‘The Few’

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The Battle of the Bulge – a quick summary

16 December 1944 saw the start of the German ‘Ardennes Offensive’ (the Battle of the Bulge). It was to be the US’ biggest pitched battle in their history, involving 600,000 American troops. The Allied forces were advancing towards Germany, pushing the Germans back town by town and believing the war to be almost won. But this was Hitler’s last attempt to stop the momentum. His aim was to advance through the wooded area of the Ardennes in Luxembourg and Belgium and cut the Allied armies in two and then push on towards the port of Antwerp, a vital Allied stronghold.

The Allies knew there was a build-up of German troops and equipment around the Ardennes but never believed Hitler was capable of such a bold initiative. Only the day before the attack, the British commander, Bernard Montgomery, told Dwight D Eisenhower, the Allies’ Supreme Commander, that the Germans would be incapable of staging ‘major offensive operations’. Captured Germans spilled the plans but their information was ignored. Thus, the attack came as a complete surprise.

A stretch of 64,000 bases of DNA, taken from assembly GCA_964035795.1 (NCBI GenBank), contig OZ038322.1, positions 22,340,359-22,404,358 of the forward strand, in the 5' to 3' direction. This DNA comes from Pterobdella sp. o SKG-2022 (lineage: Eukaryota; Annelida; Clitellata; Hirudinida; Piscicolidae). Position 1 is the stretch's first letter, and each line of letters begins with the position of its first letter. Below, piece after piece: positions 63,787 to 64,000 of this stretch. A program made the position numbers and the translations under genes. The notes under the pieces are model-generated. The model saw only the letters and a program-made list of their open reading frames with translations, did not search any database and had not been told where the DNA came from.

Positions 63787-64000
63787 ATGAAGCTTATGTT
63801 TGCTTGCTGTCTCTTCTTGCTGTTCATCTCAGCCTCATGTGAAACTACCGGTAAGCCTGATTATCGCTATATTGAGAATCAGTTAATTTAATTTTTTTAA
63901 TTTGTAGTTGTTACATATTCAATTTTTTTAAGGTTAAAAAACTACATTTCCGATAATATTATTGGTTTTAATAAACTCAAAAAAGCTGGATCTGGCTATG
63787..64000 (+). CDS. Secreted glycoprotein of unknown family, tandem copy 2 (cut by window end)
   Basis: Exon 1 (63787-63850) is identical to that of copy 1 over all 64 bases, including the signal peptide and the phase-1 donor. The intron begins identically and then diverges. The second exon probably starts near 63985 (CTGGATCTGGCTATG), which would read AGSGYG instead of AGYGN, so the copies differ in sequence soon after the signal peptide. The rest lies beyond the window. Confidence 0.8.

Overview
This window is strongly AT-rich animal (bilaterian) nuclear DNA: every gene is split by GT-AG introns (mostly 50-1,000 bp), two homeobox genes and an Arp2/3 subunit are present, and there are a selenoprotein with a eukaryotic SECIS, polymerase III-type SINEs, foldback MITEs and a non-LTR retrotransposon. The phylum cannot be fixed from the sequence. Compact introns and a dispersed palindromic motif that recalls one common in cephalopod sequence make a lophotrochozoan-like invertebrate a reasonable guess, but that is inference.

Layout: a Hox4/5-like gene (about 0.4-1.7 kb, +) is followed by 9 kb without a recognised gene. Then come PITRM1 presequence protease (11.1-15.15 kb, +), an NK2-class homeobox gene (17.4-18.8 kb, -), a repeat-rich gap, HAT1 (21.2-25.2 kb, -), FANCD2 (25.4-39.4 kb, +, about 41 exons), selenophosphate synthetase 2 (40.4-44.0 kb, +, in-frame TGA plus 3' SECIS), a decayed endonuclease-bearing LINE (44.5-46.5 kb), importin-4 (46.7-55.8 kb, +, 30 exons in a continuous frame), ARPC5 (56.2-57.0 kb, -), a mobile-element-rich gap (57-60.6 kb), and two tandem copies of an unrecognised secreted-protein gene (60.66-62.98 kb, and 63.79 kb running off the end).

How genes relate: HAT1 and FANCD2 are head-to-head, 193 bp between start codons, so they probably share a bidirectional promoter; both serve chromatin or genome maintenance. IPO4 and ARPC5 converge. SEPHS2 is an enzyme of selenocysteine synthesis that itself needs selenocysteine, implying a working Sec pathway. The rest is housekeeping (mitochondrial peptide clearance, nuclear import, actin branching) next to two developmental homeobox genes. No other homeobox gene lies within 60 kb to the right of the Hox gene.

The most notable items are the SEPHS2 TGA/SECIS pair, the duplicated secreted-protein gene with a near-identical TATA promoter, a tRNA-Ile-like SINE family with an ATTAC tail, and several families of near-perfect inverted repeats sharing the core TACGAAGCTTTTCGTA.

‘Nuts’

Thick snow and heavy fog prevented the Americans from employing their airpower and the German advance of 250,000 men forced a dent in the American line (hence battle of the ‘Bulge’). Germans, dressed in American uniforms and driving captured US jeeps, caused confusion and within five days the Germans had surrounded almost 20,000 Americans at the crossroads of Bastogne. Their situation was desperate but when the German commander gave his American equivalent, Major-General Anthony McAuliffe, the chance to surrender, McAuliffe answered with just the one word – ‘Nuts’.

US soldiers near the town of St Vith were not so lucky and 8,000 of them surrendered – the largest surrender of US troops since the American Civil War 80 years before. Elsewhere, the Germans taunted the Americans, using loudspeakers to ask, ‘How would you like to die for Christmas?’

‘Lovely weather for killing Germans’

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The Sinking of Hospital ship Armenia